In the team managers’ meeting this week, the hottest topic on the agenda was the recent web patrol implementation – where managers were provided with a report detailing the websites staff visited and the time they clocked up surfing.
A male colleague nearing retirement wasted no time cutting to the chase and sharing with us his thoughts on the web usage report for his team.
“Hilarious! I’ve looked at some of the websites they’ve been wasting their time on.
I can’t wait to question them,” Retirement Man said. I sat there marvelling at how he found the time to waste on such pursuits.
Another colleague, a twentysomething female with a personal PR campaign on constant overdrive, started twittering on about how shocked she was at being forced to see such filth. One of her team had looked at a rap site. After viewing it herself, she was so shaken that she’s now considering therapy. I enquired as to why she looked at it, given her weak constitution. But she pretended to ignore me, preferring to lean across the table and squeeze her ample chest at the finance manager instead.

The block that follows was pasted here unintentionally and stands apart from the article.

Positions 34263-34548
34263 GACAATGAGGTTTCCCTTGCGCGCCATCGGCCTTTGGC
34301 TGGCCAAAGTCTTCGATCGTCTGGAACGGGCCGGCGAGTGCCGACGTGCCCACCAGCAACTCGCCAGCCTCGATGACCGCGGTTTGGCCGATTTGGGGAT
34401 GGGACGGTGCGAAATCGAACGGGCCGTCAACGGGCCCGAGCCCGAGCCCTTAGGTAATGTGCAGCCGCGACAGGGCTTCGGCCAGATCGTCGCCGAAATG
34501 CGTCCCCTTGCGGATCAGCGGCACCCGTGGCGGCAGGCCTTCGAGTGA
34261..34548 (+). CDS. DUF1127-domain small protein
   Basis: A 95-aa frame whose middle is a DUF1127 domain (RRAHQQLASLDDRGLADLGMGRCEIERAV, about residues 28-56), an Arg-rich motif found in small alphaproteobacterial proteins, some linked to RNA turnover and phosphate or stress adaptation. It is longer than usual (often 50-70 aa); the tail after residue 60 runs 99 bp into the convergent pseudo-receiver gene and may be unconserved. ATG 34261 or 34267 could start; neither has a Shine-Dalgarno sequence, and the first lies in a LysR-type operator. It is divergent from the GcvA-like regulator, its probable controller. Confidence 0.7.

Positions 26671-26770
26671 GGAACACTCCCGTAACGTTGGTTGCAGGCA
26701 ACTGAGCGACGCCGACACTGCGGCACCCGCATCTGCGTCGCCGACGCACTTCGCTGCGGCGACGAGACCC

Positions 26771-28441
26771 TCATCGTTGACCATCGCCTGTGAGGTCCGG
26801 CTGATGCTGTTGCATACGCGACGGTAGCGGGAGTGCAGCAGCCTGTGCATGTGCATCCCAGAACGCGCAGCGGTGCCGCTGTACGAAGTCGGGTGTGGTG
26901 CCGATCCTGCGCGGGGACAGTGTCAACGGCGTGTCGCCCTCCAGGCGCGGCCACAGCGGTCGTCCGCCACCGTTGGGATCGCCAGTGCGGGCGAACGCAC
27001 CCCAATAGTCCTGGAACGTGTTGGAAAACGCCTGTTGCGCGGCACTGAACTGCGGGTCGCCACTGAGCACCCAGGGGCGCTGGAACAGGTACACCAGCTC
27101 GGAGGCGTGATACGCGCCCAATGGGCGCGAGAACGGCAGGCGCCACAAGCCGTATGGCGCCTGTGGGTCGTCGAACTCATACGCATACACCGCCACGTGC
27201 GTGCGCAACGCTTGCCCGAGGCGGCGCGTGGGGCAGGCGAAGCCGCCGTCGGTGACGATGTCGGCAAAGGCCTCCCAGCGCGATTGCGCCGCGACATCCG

He was looking uncomfortable – thanks to the IT manager winding him up about his site of choice, the Hooters calendar.
My boss had a spiteful take on proceedings. “Talk about deluded,” she commented after telling us that her PA had viewed Millionairematch.com. An odd comment, I thought, given my boss’s penchant for online dating sites.
When it got to question time, I delighted in shattering their delusions by asking whether anybody knew about the legal aspect, ruling that monitoring internet use is a breach of human rights.
The room fell silent. I was swiftly dealt with by being asked to investigate the matter further and report back at the next team managers’ meeting. Later that day, an email was circulated to all of the team managers explaining that after careful consideration, it was now deemed unnecessary to talk to our staff about internet usage after all.
No, apparently there’s a far more dangerous, time-consuming beast lurking in our midst. Staff are spending up to seven minutes an hour downloading files while sitting around the office doing nothing. Still reeling from this revelation, I decided to visit the IT manager’s desk where I found him in an excited frenzy over the recent study by a data services company called Riverbed.
IT manager, it seems, very kindly explained the findings of the study to my boss who has now instructed me to make sure that my staff busy themselves during the few seconds it might take for a file to open on their desktop.
I asked what tasks she had in mind, only to be told that she hoped I’d come up with something constructive.